Could you give greyhound dogs a new home?

loving dogs: Greyhounds Tasha, left, and Tiggs with temporary foster carer Jan Brown.
loving dogs: Greyhounds Tasha, left, and Tiggs with temporary foster carer Jan Brown.
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COULD you give these dogs a home?

Tasha and Tiggs are looking for families to take them in after the previous owner fell ill and could not look after them any more.

The pair are in the care of a volunteer from Greyhound Rescue North East, a charity which tries to find loving homes for dogs.

Sharon Morgan, a volunteer from Washington, said: “Tasha and Tiggs are a lovely pair of dogs.They are really laid back and typical greyhounds.

“They’ve been in a foster home for the past six years but their foster carer became ill.”

In recent months, the charity has been struggling with high numbers of animals needing help, particularly retired racing dogs.

At the minute, Greyhound Rescue North East, which depends entirely on donations, is looking for foster homes or permanent homes for more than 40 dogs.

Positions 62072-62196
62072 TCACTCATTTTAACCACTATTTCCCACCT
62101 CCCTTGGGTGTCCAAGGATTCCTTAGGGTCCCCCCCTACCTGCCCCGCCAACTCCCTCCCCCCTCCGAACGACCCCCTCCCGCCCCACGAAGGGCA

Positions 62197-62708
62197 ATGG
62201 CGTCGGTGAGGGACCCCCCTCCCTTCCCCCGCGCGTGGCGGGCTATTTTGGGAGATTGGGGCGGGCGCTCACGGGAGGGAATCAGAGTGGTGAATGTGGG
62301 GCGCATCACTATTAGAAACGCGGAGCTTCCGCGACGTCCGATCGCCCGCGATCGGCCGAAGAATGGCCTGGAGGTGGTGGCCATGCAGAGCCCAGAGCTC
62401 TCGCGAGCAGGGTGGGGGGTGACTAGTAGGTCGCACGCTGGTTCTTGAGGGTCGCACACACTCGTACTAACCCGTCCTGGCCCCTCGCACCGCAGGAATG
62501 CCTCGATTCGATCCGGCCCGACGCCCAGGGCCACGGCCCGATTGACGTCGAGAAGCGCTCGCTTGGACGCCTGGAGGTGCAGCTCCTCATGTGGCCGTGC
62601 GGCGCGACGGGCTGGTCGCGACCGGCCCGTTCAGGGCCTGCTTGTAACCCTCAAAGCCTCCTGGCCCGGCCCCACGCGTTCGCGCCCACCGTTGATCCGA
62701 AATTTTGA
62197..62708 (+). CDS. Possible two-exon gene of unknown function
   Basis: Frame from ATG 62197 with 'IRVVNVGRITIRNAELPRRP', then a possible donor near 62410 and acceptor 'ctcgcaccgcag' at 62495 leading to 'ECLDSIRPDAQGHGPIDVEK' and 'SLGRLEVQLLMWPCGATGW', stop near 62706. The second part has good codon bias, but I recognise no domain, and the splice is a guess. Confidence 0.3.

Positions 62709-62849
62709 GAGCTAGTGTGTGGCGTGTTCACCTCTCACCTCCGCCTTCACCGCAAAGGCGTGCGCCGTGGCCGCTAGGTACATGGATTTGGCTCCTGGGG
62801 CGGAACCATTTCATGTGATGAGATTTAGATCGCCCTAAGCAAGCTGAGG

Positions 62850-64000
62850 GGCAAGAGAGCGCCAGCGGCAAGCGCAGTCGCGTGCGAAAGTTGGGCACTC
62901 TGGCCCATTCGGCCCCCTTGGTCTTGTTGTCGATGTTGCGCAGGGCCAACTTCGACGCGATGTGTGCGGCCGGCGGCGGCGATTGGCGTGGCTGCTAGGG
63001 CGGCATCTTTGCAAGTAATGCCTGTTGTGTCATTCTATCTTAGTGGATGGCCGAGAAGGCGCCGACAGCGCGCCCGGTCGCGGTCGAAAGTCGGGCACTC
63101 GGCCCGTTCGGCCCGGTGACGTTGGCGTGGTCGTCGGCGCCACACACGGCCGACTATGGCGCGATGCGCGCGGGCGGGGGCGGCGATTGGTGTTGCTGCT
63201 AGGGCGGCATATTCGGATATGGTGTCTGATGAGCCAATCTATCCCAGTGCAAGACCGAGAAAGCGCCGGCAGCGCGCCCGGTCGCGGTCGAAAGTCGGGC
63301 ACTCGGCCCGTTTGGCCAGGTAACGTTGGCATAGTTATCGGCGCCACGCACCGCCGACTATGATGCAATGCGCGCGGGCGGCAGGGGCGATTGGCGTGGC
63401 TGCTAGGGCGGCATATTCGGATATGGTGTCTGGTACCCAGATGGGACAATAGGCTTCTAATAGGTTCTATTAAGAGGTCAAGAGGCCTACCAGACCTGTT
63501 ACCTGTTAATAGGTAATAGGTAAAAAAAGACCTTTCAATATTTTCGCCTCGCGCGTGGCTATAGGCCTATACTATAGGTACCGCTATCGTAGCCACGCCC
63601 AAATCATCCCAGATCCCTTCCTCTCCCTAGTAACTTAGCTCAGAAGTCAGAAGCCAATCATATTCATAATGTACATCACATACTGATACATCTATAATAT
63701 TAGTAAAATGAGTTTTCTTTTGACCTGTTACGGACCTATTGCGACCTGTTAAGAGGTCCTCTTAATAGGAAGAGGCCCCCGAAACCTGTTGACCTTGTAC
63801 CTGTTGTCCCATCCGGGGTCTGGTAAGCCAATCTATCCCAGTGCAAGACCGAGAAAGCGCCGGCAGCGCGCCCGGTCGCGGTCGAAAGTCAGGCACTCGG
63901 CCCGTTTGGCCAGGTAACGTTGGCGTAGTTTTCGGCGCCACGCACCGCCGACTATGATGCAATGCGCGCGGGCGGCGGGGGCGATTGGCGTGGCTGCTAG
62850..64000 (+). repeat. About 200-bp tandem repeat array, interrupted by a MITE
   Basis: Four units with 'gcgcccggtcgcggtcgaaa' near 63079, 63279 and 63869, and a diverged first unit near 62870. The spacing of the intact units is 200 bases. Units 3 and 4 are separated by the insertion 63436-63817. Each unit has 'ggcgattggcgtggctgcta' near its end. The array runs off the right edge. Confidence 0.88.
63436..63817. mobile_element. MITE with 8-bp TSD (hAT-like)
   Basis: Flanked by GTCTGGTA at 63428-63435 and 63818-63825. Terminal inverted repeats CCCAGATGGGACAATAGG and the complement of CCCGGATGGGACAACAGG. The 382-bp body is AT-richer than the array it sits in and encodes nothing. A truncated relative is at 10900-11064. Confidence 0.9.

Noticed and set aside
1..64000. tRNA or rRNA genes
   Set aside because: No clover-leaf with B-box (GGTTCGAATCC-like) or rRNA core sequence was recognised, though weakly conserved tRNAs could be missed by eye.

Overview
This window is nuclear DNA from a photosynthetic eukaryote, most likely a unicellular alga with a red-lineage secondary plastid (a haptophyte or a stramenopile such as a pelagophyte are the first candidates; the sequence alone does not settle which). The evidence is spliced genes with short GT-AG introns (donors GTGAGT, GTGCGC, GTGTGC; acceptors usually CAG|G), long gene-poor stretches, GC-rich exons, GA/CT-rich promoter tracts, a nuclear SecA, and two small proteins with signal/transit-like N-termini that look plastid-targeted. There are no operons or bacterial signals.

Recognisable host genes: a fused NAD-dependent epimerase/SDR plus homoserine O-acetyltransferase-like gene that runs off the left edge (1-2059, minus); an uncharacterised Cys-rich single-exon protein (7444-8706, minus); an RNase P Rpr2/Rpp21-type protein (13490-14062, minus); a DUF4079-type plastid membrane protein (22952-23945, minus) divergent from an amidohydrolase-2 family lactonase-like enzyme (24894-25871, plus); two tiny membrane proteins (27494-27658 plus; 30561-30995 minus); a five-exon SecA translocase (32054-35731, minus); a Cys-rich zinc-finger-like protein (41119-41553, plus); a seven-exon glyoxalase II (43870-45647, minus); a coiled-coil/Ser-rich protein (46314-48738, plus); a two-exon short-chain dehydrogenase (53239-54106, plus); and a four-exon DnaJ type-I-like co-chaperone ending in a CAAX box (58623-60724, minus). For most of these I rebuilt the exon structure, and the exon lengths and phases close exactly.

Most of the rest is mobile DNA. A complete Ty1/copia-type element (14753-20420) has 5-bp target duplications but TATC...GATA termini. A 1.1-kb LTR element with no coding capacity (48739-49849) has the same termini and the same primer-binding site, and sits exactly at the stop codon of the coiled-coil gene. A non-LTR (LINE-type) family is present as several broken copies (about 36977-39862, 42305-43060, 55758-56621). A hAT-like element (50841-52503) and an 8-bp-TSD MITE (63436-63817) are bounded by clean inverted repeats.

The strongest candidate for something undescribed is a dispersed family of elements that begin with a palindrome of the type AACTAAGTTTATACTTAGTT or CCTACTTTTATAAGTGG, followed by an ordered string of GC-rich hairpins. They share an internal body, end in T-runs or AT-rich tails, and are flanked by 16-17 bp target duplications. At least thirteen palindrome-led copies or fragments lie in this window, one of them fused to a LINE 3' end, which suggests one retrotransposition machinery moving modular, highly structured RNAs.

Sharon added: “We have faced a tidal wave of dogs recently, particularly those that finished their racing career years several years ago and have been living in homes ever since.

“Greyhounds are such easy-going dogs and really love their home comforts, so it’s hard for them to go back into kennels while we try and find them a home. Taking in a dog that has been loved and cared for in a family environment and having to put it in kennels in order to save its life is our last resort, but we are desperate for foster homes.

“We match each dog to the foster home very carefully, all the veterinary costs are covered by us and we are always here for back-up if people have any questions or problems.

“Greyhounds don’t need a lot of exercise, in fact they spend about 23 hours a day sleeping, so fostering is ideal for people who want a laid-back companion, or for those who are worried about the cost of keeping a dog.”

She added: “Sadly, our network of kennels and foster homes is almost gridlocked, and we have lots of dogs on the waiting list but until we get more foster or permanent homes, we won’t be able to help them.”

The charity is looking for a long-term foster carer for Tiggs, who is 10 – which means it will pay any medical costs because of her age – and a permanent home for Tasha, eight.

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